| ||HISTORY and CULTURE|
The islands are estimated to be 30 million years old, relatively young by geological standards. Their existence was known, or at least postulated, in ancient times, and in his dialogues
Carbon dating has placed the earliest settlement at around 200 BC, although earlier settlement is possible. It was long suggested that Cro-Magnons, the Neolithic predecessor of
By the time the Europeans began looking around the islands in the Middle Ages, they were inhabited by a variety of tribes often hostile to one another. Tenerife alone was divided into no fewer than nine tiny fiefdoms. The Guanches relied on limited farming, herding, hunting and gathering, and the majority of them lived in caves. The first vaguely reliable account of a landing by Europeans comes in the late 13th or early 14th century, when the Genoese captain Lanzarotto Malocello came across the island that would later bear a version of his name: Lanzarote. A host of dreamers looking for the legendary Río de Oro (River of Gold) that many thought flowed into the Atlantic at about the same latitude as the Canaries, missionaries bent on rescuing souls and slavers looking to fill their holds passed by or came to stay, but it took a Portuguese-Italian mission of 1341 to finally put the Canaries on the map.
The first Europeans to attempt to conquer the Guanches were Normans from France in 1402, and the final campaigns more or less ended in 1495 under a Galician soldier of fortune. The century saw massacres, warfare and Guanches sold off wholesale into slavery, and within another century their language had all but disappeared, and the survivors had intermarried with the invaders, converted to Christianity and taken Spanish names.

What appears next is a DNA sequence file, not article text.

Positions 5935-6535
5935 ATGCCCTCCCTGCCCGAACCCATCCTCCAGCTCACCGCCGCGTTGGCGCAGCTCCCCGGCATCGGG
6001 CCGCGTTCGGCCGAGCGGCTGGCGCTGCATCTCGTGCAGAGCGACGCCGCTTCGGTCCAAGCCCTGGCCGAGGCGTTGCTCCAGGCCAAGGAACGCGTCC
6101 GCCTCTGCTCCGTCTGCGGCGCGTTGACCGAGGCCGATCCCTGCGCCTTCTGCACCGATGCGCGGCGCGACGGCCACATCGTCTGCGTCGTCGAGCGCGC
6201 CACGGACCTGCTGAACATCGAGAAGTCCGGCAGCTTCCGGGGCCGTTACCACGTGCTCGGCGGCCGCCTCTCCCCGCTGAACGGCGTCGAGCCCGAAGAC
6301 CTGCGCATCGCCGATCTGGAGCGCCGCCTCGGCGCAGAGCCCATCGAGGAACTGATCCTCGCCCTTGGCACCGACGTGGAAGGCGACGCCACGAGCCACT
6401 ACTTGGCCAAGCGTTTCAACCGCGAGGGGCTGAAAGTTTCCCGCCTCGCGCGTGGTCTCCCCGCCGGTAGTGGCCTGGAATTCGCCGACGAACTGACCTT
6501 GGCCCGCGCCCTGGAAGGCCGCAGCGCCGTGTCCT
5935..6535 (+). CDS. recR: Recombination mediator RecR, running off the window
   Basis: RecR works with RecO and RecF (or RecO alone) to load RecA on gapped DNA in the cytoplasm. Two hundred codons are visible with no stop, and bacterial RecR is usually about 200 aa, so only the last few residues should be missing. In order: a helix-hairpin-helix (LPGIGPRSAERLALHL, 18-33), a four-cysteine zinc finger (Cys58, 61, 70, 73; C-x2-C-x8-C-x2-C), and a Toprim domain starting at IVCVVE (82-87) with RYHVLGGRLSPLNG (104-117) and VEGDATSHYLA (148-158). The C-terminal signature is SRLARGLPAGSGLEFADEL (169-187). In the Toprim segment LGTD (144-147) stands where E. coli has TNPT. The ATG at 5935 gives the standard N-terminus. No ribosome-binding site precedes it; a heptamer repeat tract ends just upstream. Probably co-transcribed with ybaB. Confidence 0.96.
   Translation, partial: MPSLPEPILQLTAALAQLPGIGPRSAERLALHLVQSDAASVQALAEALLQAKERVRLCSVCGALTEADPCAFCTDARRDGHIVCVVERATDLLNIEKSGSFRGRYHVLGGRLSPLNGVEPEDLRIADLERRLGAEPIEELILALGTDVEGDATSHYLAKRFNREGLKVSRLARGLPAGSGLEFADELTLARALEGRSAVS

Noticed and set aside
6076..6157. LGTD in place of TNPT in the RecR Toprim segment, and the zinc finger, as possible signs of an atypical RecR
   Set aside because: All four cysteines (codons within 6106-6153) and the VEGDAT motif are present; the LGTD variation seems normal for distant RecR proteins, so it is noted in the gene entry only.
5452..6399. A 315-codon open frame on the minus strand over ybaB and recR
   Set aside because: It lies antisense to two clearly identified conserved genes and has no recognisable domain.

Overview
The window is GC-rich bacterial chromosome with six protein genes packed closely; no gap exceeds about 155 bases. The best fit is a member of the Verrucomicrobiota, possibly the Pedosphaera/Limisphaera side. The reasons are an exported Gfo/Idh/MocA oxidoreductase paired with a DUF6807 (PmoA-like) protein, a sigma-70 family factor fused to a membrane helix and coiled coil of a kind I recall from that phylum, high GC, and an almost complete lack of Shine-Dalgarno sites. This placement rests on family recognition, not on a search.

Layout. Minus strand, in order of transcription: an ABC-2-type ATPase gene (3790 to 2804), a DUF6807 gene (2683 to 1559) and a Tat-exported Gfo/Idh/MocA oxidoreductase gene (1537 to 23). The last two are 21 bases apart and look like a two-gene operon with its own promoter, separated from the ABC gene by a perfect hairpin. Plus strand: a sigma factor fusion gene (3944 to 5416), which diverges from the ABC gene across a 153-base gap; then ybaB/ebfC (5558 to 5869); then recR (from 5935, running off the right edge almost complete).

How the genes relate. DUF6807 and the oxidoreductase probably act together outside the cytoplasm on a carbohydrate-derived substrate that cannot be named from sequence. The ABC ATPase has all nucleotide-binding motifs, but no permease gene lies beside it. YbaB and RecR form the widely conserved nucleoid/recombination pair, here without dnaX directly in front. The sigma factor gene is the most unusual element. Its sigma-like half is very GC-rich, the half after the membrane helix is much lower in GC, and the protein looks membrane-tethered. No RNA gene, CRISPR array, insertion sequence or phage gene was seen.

Spain's control of the islands did not go unchallenged. First Moroccan troops occupied Lanzarote in 1569 and 1586, then Sir Francis Drake tried a little gunboat diplomacy off Las Palmas in 1595. A Dutch fleet reduced Las Palmas to rubble in 1599, then in 1657 the Brits under Admiral Robert Blake defeated the Spanish at Tenerife. The score: Spanish treasure fleet annihilated, British lose one ship.
Spain managed to hang on, though, and the Canaries were declared a province of Spain in 1821. Santa Cruz de Tenerife was declared the official capital, adding fuel to the already low-level bickering between Tenerife and Gran Canaria. The inhabitants of Gran Canaria demanded that the province be split into two, which it was for a short and unsuccessful period in the 1840s. Several agricultural commodities followed boom-bust cycles on the islands: sugar cane, wine and then cochineal for making dyes all had their day, followed by bananas and to a lesser extent tomatoes and potatoes. The WWI British maritime blockade of Europe destroyed the banana trade, and Canarios voted with their feet and fled the poverty at home in droves for a new life in Latin America.
The short period of hope that followed WWI was dashed when Spain fell into the chaos of civil war in 1936. In March of that year, the Spanish Republic transferred General Franco to the Canaries, under the (well founded) suspicion that he was involved in a plot to overthrow the government. Franco seized the islands in July then flew to Morocco to continue the fight, leaving the Nationalists to round up Republican sympathisers in the islands.